If you’ve been reading our blog for a while now, you’ve probably realized that we are extreme thrift shoppers. I would guess that 90% or more of everything that I own was picked up at a thrift store, garage sale, auction, estate sale, flea market, or along the side of the road. Seriously – the more I think about it, the higher that percentage gets.
So we decided it would be fun to share some tips we’ve picked up throughout our many years of thrifting. Thrift tips post #1 will be focusing on garage sales!
1. Plan ahead. Sometimes it’s nice to just go out for a drive and stop by a few garage sales that you find along the way, but if you are trying to do some real garage saling – look up sales ahead of time and map out a route that you want to take to hit them all without driving back and fourth a million times. Make sure you start your day off with the sales that sound like they have the most potential for treasures!
2. Don’t be afraid of a mess. If you drive up and see a garage sale that looks like the inside of a hoarder’s house – don’t be afraid! Get out and start digging! The messier the garage sale, the better deal you can get. I have been to a garage sale that I literally was climbing on a mountain of junk and I found some of the greatest treasures there. I’ve also gone inside a terrifying attic and dug out boxes and boxes of incredible vintage clothes. And I got them for dirt cheap!
3. Go early or go late. Get to the sales that sound the best early – so you can grab the deals before anyone else gets there. If you aren’t an early riser – go on the last day and you can usually get some pretty great deals on items that are still left because they don’t want to have to haul them off to a thrift store. This is especially true for estate sales – their last day is usually 50% off!
4. Ask for specific things. If you have something that you collect – vintage dresses, pocket watches, vintage pyrex – and you don’t see it out, just ask! My grandpa always, always asks at garage sales if they have any old watches and you would be shocked to know how many times people go inside and come out with some for him to look at. I have talked about collecting vintage clothes at garage sales before and have gotten contacts for people clearing out estates that are full of vintage clothes. It never hurts to ask!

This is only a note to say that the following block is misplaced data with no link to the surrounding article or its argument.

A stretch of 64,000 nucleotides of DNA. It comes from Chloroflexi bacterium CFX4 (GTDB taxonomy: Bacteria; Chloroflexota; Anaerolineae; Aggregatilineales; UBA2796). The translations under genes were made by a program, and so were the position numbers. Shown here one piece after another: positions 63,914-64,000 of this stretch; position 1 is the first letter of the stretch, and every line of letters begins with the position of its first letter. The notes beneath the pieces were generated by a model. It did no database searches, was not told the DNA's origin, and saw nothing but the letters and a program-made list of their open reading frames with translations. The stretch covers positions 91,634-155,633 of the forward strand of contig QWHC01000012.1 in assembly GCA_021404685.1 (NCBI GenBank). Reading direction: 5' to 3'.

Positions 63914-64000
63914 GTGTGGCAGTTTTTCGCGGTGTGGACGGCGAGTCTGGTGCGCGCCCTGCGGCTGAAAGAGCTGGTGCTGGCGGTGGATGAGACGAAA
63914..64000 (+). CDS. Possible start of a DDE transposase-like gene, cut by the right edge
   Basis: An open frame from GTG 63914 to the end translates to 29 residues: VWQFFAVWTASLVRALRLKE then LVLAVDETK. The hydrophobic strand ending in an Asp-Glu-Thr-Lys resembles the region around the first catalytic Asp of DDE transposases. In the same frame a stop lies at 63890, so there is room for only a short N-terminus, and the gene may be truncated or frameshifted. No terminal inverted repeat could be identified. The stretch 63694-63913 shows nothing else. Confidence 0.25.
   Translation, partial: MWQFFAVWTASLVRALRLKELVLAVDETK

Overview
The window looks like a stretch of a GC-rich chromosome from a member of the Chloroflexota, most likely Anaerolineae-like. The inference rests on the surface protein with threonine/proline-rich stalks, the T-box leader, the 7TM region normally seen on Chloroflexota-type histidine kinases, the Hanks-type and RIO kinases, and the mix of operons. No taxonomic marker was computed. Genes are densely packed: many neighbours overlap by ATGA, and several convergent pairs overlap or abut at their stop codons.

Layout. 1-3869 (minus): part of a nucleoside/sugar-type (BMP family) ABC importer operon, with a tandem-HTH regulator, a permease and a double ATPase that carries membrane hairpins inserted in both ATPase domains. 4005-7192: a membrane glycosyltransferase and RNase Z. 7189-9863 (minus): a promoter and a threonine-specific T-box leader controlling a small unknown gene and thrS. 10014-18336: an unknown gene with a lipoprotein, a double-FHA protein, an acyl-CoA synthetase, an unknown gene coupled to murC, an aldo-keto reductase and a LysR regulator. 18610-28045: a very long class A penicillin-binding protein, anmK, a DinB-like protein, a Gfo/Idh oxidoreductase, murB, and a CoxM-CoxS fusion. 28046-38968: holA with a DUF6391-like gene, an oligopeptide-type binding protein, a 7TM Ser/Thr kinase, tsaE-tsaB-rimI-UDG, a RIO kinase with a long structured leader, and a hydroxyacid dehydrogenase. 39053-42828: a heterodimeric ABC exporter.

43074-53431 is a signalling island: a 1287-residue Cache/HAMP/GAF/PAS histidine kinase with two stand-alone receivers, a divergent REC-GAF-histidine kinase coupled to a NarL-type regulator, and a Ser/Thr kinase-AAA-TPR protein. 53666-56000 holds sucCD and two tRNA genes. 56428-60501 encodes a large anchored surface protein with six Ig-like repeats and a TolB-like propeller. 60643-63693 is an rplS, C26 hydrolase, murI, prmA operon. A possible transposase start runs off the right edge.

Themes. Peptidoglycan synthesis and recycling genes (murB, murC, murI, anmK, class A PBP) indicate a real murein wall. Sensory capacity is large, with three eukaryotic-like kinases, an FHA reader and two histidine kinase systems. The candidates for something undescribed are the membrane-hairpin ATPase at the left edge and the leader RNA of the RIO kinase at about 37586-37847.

5. Skip the kiddie litter. For years I have gone garage saling with my grandpa – whenever we drive up to a sale and see tables of bright baby clothes and tarps laid out that are piled high with drool-covered stuffed animals he says, “Kiddie Litter!” and drives past. If you’re a mama out looking for clothes and what-not – go ahead and stop. But if you’re out looking for treasures, it’s usually pretty safe to pass those ones by. Also – a tip for you mamas – if you are bringing your kids around to sales with you, bring snacks and something for them to do in the car to keep them occupied (books or a movie).
6. Haggle! Most people having a garage sale will be willing to come down a little on their prices although you will definitely encounter a few people that really think their trash is treasure and won’t budge. Either way, haggling is always worth a shot. I know it says $5 on the sticker but just ask, “Would you take $3 for this?” or grab a few other small items that you want and ask if they’ll take $5 for everything. Most likely, they will. It’s uncomfortable at first but soon you’ll be a pro!
7. Bring small bills. If you have a seriously garage saling day planned out – stock your wallet with 1’s, 5’s, and 10’s and throw in some quarters while you’re at it. This will help with the haggling and the people running the sale will appreciate it . There’s nothing worse than saying, “Will you take $5 for all of these instead of $8.” and then asking if they can break a $20.
8. Check out the house. If you’re looking for antiques and you’re in a brand new neighborhood full of swing-sets in the back yard – move along!
Sales I always stop at:
Rummage Sales – usually held in churches; great for cheap household trinkets, clothes, books, crafting supplies; huge variety of stuff since it’s coming from so many different people.
Estate Sales – usually set-up throughout someone’s house; great for dishes, linens, jewelry, vintage clothes; usually a bit more expensive than a garage sale; always check the basement and garage!
Barn Sales – these signs are sometimes misleading, but a good barn sale is full of half-refinished furniture, tools, crates, things to fix up – things I love!
Neighborhood Sales – best way to hit up a lot of sales without wasting gas; best if it’s an older community.
These are just a few rules that I have found to be mostly true – although there are definitely exceptions to the rules.
Hope they help the next time you hit the streets to find some deals!
Stick around for our next Thrift Tips post!